Care Now Ensures Beautiful Lawn This Summer

Daniel Gill, Merrill, Thomas A.  |  3/4/2006 4:44:43 AM

GIG

Get It Growing News For 03/10/06

By Dan Gill
LSU AgCenter Horticulturist

Lawn grasses around Louisiana begin to wake up from winter dormancy and turn green in March, so now is a good time to plan your strategy for having an attractive, healthy lawn this summer.

If your lawn has been on the decline, it is best to determine the cause or causes and consider how to put things right before heading into the summer growing season.

There are several common causes of lawn thinning including insect, weed and disease problems, heavy traffic, poor soil fertility, excessive thatch and too much shade. Poor maintenance such as improper mowing and watering also can be factors. One or more of these problems may be plaguing your lawn, and the situation may stretch back to last year or longer.

Don’t be overly concerned about the lush growth of cool-season weeds, which may appear to be taking over your yard now. The unwanted weeds have just been taking advantage of the dormant condition your lawn has been in the past few months and the lack of regular mowing. Most of the weeds growing in your lawn now will disappear during the summer growing season – when we expect our lawns to look their best.

Excessive sponginess in the lawn usually indicates a thatch problem, which may call for topdressing the lawn or dethatching, depending on the depth of thatch. Thatch is the layer of dead material that accumulates in turf between the green blades and the ground. Every lawn has some thatch, and it usually is not a problem. But a heavy layer of thatch, an inch or more thick, encourages insect and disease development and makes the turf more sensitive to wear and drought.

To topdress your lawn, spread one-half inch of sand evenly over the lawn. The topdressing will settle over the thatch, creating a moist, dark environment that encourages natural decay of the thatch. In some heavy thatch situations, dethatching with special equipment may be necessary. Contact local lawn-care services for this job.

Insects and diseases can greatly damage a lawn. One of the more common diseases is brown patch, which strikes during mild weather and is prevalent in the fall. These patches of brown damaged or dead grass are caused by a fungus that thrives in cool, moist weather. This disease can kill the grass, but it is more common for it to weaken the turf – causing the affected areas to green up poorly in the spring and making them more susceptible to weed encroachment.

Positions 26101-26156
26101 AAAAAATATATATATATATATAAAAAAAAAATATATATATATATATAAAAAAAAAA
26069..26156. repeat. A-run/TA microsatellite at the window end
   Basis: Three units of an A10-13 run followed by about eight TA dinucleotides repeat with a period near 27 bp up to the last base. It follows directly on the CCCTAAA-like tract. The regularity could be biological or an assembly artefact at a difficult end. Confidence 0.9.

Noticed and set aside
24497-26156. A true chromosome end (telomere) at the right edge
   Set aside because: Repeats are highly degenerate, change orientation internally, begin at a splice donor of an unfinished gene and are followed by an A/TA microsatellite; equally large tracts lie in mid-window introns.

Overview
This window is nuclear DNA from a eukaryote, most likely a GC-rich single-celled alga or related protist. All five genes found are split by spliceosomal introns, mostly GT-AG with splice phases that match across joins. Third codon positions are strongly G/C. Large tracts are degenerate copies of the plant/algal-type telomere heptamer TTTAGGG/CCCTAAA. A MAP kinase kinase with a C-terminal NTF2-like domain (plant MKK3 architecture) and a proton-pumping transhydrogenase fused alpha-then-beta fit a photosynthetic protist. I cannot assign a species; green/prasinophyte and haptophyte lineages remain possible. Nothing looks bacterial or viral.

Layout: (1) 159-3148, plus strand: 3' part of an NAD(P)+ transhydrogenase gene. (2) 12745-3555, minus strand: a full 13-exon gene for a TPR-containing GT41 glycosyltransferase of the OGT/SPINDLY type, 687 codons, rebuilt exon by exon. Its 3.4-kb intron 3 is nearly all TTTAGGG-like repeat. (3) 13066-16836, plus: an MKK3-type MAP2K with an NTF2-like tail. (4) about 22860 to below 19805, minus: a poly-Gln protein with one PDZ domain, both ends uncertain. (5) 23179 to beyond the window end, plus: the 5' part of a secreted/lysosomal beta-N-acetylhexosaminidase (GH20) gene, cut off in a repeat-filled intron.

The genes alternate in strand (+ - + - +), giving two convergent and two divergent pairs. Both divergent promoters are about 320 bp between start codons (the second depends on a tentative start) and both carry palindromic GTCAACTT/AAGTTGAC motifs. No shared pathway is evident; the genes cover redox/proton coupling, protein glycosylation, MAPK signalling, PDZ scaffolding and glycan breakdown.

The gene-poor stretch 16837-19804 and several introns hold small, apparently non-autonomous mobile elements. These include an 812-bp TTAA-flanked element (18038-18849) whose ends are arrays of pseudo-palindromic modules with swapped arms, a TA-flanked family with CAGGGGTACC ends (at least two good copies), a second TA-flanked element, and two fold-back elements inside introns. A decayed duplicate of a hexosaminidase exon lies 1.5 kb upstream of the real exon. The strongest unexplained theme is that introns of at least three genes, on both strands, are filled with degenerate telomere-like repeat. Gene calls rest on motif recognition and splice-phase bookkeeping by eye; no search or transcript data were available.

When dealing with brown patch, do not be concerned with treating old damage. But be aware that brown patch can occur in spring as grass greens up in March, especially on St. Augustine grass. If you see rapidly enlarging brown areas in grass that greened up normally, active brown patch can be treated with a lawn fungicide labeled to control brown patch.

Turning to another potential pest, chinch bugs are not active now, but they could have damaged your lawn last summer. Chinch bugs primarily are a problem from June through October, and if areas of your lawn died during that time, the likely cause was chinch bugs. Evaluate the lawn in late April or early May to see if those areas green up. Unfortunately, these insects often kill the grass outright, and you most likely will need to replace the turf.

Lawns that have been damaged by wear and tear from dogs, children or foot traffic can be helped with extra care. In early April, use a garden fork to loosen the compacted soil in the bare areas, fertilize the damaged areas and the rest of your lawn and water the lawn regularly to encourage growth. Keep traffic to a minimum in any damaged areas until the turf has recovered. If a damaged area is large, you may want to lay new sod for faster coverage after you have loosened the soil. Remember, if the wear and tear continues as before, the grass will disappear again.

One of the leading causes of decline in turf quality is shade. As trees age, they grow larger and create more shade in the landscape. Areas where grass grew well before eventually become too shady for grass to thrive. All of our permanent warm-season grasses prefer sunny areas.

The amount of sunlight reaching the turf can be increased by selectively pruning trees in your landscape. Raising and thinning the canopy on older, mature trees is often done best by a professional arborist who can determine which branches should be removed without adversely affecting a tree. After this is done, the existing grass (hopefully) will do better, but if the grass has died out in the area, you can lay new sod and see if it will take. Remember this is a temporary solution, because the trees will continue to grow over the years and shade will once again become a problem.

St. Augustine grass (Palmetto may be the most shade-tolerant cultivar currently available) is considered the most shade-tolerant of the grasses for our state. No lawn grass, however, will reliably grow with less than four hours of direct sun, so don’t expect them to grow in heavy shade.

Keep in mind that it still too early to fertilize your lawn. Research has shown that turf grass does better if you wait until early April to make the first application of fertilizer to your lawn. Don’t forget that advice also pertains to weed-and-feed products that contain herbicides to kill weeds and lawn fertilizers.

Get It Growing is a weekly feature on home lawn and garden topics prepared by experts in the LSU AgCenter. For more information on such topics, contact your parish LSU AgCenter Extension office or visit our Web site at www.lsuagcenter.com. A wide range of publications and a variety of other resources are available.

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Contact: Dan Gill at (225) 578-2222 or dgill@agcenter.lsu.edu
Editor: Tom Merrill at (225) 578-2263 or tmerrill@agcenter.lsu.edu

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